What does the idiom "all in all" mean?

Idioms are generally defined as groups of words that form a meaningful whole when they come together, even though the words in them do not make sense on their own. They have produced many idioms according to their own cultural characteristics in communities using the English language. What does all in all mean? In what situations is all in all used?

Meaning of "all in all"


The idiom “all in all” is used to refer to a situation in its entirety, when the speaker takes into consideration all facts and information. In other words, they are encompassing the entire picture or situation and making a judgement on it from a holistic perspective. Additionally, “all in all” can imply that something is satisfactory or pleasing, despite any individual issues that may be present.


The phrase “all in all” is thought to have originated from the Bible, specifically found in the New Testament book of Corinthians. In Corinthians, the phrase is used to denote a complete unity or oneness with God (1 Corinthians 15:28). The phrase was later used in the 16th century in works of English literature and has been used in various forms since then.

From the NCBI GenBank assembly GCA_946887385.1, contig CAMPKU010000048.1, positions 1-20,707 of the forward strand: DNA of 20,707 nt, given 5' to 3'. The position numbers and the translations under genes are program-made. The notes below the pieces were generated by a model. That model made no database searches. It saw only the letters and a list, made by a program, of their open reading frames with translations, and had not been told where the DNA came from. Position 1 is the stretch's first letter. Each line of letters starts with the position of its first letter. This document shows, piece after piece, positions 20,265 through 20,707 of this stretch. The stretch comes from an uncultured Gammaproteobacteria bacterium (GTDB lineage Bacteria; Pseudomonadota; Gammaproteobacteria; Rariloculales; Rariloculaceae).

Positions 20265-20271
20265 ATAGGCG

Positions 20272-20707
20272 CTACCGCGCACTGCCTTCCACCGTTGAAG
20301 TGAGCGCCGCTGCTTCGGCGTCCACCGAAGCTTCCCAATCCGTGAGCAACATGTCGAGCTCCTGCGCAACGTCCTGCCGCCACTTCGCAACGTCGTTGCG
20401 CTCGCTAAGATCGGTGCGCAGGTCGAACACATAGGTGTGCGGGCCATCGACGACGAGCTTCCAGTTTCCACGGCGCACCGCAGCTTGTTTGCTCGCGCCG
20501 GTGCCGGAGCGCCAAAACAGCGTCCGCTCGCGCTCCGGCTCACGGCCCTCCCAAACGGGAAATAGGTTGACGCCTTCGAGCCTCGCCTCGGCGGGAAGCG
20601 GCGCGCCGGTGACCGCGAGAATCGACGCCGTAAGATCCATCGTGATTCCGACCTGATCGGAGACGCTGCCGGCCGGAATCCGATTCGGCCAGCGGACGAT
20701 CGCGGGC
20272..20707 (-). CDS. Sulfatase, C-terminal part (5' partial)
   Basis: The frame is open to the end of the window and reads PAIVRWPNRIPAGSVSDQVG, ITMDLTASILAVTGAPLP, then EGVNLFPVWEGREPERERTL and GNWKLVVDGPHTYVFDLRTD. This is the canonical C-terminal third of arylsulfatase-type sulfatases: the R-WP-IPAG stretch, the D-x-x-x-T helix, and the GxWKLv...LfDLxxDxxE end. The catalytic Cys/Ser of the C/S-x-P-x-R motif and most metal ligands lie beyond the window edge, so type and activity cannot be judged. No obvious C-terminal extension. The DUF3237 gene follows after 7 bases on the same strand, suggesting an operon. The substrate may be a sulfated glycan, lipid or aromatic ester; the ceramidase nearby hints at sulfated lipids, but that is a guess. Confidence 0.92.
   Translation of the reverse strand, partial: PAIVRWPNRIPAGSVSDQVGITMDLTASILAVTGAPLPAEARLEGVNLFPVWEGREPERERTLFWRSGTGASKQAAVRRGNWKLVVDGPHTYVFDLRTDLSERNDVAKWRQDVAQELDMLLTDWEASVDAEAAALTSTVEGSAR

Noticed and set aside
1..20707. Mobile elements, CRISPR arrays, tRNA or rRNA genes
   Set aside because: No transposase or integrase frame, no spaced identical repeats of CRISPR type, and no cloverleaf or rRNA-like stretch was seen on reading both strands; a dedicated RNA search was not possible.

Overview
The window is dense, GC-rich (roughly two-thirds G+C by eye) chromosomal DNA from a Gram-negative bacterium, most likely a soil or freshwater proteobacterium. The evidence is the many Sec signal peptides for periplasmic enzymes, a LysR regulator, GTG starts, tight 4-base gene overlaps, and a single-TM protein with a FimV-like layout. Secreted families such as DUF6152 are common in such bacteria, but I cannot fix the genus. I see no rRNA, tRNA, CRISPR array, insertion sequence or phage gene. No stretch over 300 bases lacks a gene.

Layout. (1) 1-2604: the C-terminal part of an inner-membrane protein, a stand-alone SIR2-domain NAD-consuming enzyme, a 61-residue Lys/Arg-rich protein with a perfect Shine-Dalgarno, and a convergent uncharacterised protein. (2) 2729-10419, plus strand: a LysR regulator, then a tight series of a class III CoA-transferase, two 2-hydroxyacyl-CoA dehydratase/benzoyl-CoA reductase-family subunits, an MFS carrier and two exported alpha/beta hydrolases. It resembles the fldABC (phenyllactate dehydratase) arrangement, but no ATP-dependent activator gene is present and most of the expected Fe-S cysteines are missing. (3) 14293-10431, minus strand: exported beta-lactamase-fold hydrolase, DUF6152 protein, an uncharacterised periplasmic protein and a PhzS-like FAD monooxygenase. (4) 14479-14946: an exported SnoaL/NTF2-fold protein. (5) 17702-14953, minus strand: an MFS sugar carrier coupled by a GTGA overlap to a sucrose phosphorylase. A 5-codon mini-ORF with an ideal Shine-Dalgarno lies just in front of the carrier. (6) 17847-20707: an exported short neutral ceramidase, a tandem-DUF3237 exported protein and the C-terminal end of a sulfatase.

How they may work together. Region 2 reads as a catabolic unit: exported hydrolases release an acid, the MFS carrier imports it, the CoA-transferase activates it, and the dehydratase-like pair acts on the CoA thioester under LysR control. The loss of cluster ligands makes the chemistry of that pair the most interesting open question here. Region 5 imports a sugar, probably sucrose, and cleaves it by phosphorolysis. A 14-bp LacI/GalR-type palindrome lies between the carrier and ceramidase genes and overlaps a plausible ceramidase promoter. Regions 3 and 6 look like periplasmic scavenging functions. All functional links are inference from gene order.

The most common usage of the phrase “all in all” is that of a general statement. It can be used to describe an entire situation, such as with “all in all, it was a good experience” or “all in all, it was an enjoyable evening.” It can also be used in a more specific way, such as “all in all, he did a good job on the project” or “all in all, my team had a great performance.” It is typically used as a way to summarize a particular situation or experience and can be used in both negative and positive contexts.

Example Sentences

  • All in all, I think we had a successful trip.
  • All in all, we should be proud of the work we put in on the project.
  • All in all, I'm happy with the way the presentation turned out.
  • All in all, the birthday party was a great success.
  • All in all, the restaurant had a great atmosphere.

The meanings of the words in the "all in all" idiom

From One Language to Another: Idioms in Translation

Translating idioms from one language to another can be a tricky task, as the cultural context behind an idiom can be difficult to capture. For example, the French phrase "avoir le cafard" translates to "to have the cockroach," which means to feel down or depressed. Similarly, the Chinese idiom "????" (j?ng d? zh? w?) translates to "frog at the bottom of a well," which refers to someone with a narrow view of the world.


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